If the court decides it is in the best interest of the community for the individual to stay on probation, this decision will be reviewed every three years. C.R.S.A. § 18-1.3-1008(3)(b)
What is Child Enticement?
Enticement of a child involves inviting someone younger than 15 to go somewhere with you for sexual contact. Examples of child enticement include persuading a minor to get into a car, meet at a hotel room, or go to a secluded park with the intent to have sex or some other type of sexual contact.
The young person does not have to understand the intentions of your invitation for you to be charged with enticement of a child.
Sting Operations & Entrapment Defense
Law enforcement agencies know various online forums can harbor individuals looking to exploit teens and tweens. Police hold sting operations to expose individuals eager to commit sexual offenses, like child enticement.
These sting operations, however, must follow certain guidelines so as not to entrap individuals.
Colorado law says entrapment occurs when police induce an otherwise law-abiding citizen to commit a crime. In other words, a law enforcement officer persuades or leads an individual to commit a crime.
If you would not have committed the crime if not for the police, you may have been entrapped.
Here’s exactly what the law says:
The commission of acts which would otherwise constitute an offense is not criminal if the defendant engaged in the proscribed conduct because he was induced to do so by a law enforcement official or other person acting under his direction, seeking to obtain evidence for the purpose of prosecution, and the methods used to obtain that evidence were such as to create a substantial risk that the acts would be committed by a person who, but for such inducement, would not have conceived of or engaged in conduct of the sort induced. C.R.S. § 18-1-709
Now, just giving someone an opportunity to commit a crime is not entrapment. There is the expectation that a person will reject the temptation to commit an unlawful act.
So when would the entrapment defense be viable in a child entrapment case?
You may be able to use the entrapment defense and have the case dropped if law enforcement did any of the following:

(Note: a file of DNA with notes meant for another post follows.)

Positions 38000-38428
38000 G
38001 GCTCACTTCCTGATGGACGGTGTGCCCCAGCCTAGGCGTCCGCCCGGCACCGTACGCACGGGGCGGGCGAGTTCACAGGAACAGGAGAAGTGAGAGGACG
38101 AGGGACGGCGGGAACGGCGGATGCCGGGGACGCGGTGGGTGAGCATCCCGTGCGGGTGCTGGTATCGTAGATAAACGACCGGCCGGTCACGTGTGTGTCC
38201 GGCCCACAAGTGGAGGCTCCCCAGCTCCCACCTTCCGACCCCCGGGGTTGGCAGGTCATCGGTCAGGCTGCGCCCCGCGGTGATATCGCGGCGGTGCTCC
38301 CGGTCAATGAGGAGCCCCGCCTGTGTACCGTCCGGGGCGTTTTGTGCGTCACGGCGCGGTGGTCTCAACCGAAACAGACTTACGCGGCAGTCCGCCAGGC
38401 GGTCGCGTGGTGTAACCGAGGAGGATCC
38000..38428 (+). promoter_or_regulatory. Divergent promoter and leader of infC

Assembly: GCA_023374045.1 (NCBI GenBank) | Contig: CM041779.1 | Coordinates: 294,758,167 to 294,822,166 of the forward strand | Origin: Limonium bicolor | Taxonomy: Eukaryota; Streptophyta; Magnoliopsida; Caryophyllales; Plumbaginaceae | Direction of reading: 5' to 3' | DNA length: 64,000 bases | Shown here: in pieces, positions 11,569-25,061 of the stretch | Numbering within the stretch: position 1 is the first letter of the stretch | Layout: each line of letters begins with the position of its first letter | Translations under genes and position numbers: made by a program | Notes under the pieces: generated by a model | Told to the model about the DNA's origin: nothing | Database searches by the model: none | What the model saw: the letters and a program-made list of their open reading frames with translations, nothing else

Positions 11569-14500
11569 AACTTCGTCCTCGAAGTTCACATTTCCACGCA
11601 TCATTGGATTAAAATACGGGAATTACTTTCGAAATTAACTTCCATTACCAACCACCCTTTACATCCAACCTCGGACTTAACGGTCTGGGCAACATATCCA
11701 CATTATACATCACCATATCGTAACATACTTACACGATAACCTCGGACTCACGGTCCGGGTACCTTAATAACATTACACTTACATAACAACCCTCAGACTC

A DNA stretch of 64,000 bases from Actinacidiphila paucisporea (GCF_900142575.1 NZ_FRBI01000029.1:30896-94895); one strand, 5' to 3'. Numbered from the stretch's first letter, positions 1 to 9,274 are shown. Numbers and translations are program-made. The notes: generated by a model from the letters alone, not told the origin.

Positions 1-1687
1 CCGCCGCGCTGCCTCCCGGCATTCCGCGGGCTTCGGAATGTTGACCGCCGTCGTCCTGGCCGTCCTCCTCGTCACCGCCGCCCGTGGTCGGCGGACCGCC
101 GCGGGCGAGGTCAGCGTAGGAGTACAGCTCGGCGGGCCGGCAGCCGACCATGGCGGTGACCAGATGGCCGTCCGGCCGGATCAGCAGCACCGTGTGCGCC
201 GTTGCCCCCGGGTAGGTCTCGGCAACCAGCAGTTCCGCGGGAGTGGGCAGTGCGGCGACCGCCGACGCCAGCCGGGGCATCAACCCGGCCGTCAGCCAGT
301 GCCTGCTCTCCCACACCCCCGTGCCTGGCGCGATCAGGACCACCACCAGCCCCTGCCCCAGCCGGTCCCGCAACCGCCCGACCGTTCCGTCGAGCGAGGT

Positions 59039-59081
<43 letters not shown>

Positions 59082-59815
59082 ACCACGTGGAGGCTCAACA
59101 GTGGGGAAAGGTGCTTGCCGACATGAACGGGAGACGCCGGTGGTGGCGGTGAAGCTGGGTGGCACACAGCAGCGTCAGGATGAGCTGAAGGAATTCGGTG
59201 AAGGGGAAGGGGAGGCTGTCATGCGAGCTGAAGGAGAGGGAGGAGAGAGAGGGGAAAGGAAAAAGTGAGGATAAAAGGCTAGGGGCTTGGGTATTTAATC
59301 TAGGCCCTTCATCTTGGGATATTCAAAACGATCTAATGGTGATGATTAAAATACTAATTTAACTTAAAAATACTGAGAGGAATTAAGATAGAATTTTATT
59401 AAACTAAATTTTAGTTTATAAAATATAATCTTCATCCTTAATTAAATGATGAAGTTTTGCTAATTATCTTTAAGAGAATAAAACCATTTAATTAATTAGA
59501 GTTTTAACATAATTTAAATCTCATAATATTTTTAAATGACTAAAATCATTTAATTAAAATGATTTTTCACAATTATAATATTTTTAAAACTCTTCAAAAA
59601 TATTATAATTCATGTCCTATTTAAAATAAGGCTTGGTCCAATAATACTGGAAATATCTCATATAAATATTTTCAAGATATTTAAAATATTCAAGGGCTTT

- pressured you to commit the crime
- heavily pursued you to commit the crime
- threatened to blackmail you to commit the crime
Other Possible Defenses
Your defense depends on the specific facts of your case, of course. However, other possible defenses to a child enticement charge can include:
You invited the child to meet you for legal reasons – not sexual in nature.
The child was 15 or older at the time of the alleged invitation.
Penalties for Child Enticement Conviction
Child enticement is a class 4 felony. Like some other sex crime charges, this one carries an indeterminate sentence. That means you could go to prison for two – six years to life.
If the child is physically injured during the event, then the charge is a class 3 felony. That increases your maximum sentence by an additional four years because now you’ve committed a crime of violence that presents “an extraordinary risk of harm to society.” Now you’re looking at four – 16 years to life in prison.
Other factors, such as previous convictions, can affect your case. For instance, if you’ve previously been convicted of attempted enticement of a child prosecutors can charge you with a class 3 felony instead of a class 4.
In addition to prison time, you’ll also have to register as a sex offender, be on supervised parole, and receive sex offender treatment and evaluations.
What is Statutory Rape?
Statutory rape occurs when an adult and someone who is not of the age of consent engage in a sexual act or acts. In Colorado, statutory rape is called sexual assault. It’s a class 4 felony or a class 1 misdemeanor.
What is the Age of Consent?